CoCo Chanel, aka Sara Wright, Bessie Smith (Elizabeth Pugh) and Isadora Duncan (Laura Hargett) ponder the clues in the murder mystery “Poetic Justice,” a Berthoud by the Book event at the McCarty-Fickel Home last Friday. Who murdered H.G. Wells by covering the bathroom with bath oil so he would slip and hit his head, allowing the murderer to stuff a rubber duck down his throat? Which of the guests, time transported from the 1920s, could have done this? With 17 suspects to question, the investigation was not easy, but by the time the party ended, eight people correctly identified the murderer.
Photo by Gary Wamsley
Trustees Approve Revised Junk Vehicle Ordinance
By Sandy Barnes
The Berthoud Recorder
Junk vehicles parked along Town streets are the target of an ordinance the Board of Trustees approved at the Tuesday, May 12 meeting. “We’re trying to deal with inoperable vehicles in public view,” said Trustee Glen Buckingham.
Mayor Tom Patterson said that the ordinance is designed to address the most egregious cases. “The intent is not to run a junkyard in your front yard,” he said.
Owners of vehicles in violation of the ordinance will be given 14 days notice to remove them. A health and safely provision also requires that inoperable vehicles be towed from premises to prevent owners from attempting to start them.
After hearing concerns from residents, the trustees amended the original ordinance presented by Town Attorney Bruce Fickel with a provision allowing inoperable vehicles to be kept in enclosed areas of back yards. The vehicles would need to be stored in sheds or behind a fence that is at least six feet high.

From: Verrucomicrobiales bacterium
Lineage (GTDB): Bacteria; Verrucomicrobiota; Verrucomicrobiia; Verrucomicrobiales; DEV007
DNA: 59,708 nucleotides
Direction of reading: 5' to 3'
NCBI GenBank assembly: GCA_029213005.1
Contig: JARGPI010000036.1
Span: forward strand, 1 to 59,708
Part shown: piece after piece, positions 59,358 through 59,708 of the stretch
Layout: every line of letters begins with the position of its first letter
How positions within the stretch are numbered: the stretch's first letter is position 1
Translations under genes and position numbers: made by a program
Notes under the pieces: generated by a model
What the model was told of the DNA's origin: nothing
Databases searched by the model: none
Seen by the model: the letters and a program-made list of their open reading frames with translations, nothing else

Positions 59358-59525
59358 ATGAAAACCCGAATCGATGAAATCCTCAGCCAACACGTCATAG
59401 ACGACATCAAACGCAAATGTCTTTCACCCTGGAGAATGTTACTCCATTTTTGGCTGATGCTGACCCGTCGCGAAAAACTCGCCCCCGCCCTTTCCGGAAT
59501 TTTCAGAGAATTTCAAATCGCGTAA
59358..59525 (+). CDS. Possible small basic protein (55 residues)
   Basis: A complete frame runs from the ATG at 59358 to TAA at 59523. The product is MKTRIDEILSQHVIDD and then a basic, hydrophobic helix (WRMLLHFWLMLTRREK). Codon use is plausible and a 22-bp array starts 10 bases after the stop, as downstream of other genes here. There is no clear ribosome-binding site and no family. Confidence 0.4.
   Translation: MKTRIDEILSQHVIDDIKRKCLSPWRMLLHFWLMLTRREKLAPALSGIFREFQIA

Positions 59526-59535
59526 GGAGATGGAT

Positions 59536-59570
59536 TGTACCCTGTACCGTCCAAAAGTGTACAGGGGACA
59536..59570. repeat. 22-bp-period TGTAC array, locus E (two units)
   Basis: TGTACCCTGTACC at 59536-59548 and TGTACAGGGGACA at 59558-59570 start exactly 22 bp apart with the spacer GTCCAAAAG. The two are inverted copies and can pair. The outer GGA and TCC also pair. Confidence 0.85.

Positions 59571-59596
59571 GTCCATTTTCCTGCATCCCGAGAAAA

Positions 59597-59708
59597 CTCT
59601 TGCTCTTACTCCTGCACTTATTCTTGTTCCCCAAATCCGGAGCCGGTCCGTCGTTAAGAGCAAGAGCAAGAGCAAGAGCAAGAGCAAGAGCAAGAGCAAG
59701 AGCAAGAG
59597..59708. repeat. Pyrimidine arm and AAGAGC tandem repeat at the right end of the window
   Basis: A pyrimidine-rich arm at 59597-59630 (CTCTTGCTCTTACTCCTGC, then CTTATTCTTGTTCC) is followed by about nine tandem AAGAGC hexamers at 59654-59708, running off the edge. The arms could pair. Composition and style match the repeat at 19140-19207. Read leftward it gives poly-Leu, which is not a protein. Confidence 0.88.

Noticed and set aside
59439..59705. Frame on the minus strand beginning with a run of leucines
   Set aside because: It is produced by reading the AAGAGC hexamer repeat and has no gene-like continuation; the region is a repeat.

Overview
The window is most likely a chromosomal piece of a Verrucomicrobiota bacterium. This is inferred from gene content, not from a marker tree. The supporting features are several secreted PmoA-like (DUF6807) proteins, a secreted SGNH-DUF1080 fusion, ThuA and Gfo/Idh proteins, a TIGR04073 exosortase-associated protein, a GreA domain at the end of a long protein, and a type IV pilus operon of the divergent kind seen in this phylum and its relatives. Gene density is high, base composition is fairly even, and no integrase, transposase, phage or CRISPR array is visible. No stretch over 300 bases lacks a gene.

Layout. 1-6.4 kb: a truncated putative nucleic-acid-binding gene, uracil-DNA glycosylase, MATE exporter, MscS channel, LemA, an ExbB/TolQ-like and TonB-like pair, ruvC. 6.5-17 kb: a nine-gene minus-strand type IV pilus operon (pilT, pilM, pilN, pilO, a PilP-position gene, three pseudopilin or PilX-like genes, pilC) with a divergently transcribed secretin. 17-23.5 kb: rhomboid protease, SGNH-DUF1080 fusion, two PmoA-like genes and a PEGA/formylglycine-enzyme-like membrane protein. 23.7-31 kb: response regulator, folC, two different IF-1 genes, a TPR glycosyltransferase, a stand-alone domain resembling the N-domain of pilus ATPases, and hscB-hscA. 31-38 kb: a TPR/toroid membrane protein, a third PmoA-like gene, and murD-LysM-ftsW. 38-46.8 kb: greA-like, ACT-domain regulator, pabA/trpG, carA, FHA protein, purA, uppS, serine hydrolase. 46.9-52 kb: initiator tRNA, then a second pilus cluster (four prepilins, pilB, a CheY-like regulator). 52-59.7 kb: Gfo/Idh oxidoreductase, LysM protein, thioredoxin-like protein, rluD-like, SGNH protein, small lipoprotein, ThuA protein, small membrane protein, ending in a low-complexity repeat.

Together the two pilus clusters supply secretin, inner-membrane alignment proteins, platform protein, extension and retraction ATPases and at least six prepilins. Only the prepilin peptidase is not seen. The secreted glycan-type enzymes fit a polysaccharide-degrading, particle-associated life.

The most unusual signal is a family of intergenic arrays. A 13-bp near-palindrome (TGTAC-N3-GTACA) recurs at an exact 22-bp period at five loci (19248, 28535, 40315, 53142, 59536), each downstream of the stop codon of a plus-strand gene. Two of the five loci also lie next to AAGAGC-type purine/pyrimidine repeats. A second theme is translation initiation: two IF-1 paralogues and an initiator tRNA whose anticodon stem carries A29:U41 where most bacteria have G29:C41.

Resident Ryan Miera, who spoke at the public hearing on May 12, and at a previous one when the ordinance was initially considered, said he felt it appropriate to be able to keep junk vehicles if they were behind a fence.
During the public comment portion of the hearing on the ordinance, resident Lisa Bauer expressed a concern about noxious fumes being emitted from disabled vehicles that owners may try to start in order to move them. Bauer said the ordinance should address this issue to prevent poisonous gases from being released. “I have been harmed by noxious fumes,” she said. Bauer explained that a neighbor with a diesel-powered vehicle had caused her family distress when running it because of the amount of carbon monoxide it emitted. She said the level of carbon monoxide was so high it triggered detectors in her home and made it necessary to keep windows shut in the summer time.
Fickel pointed out that pending state legislation requiring emissions inspections would address this issue. “The bottom line here is that junkers will have to be inspected,” he said. Trustee John Bauer replied that even with a new emissions rule, older vehicles in violation of it would be permitted to operate after meeting certain requirements.
Trustee Jeff Hindman proposed the Town draft a separate noise and noxious fumes ordinance to be considered at a later time — a suggestion that other board members supported with a vote.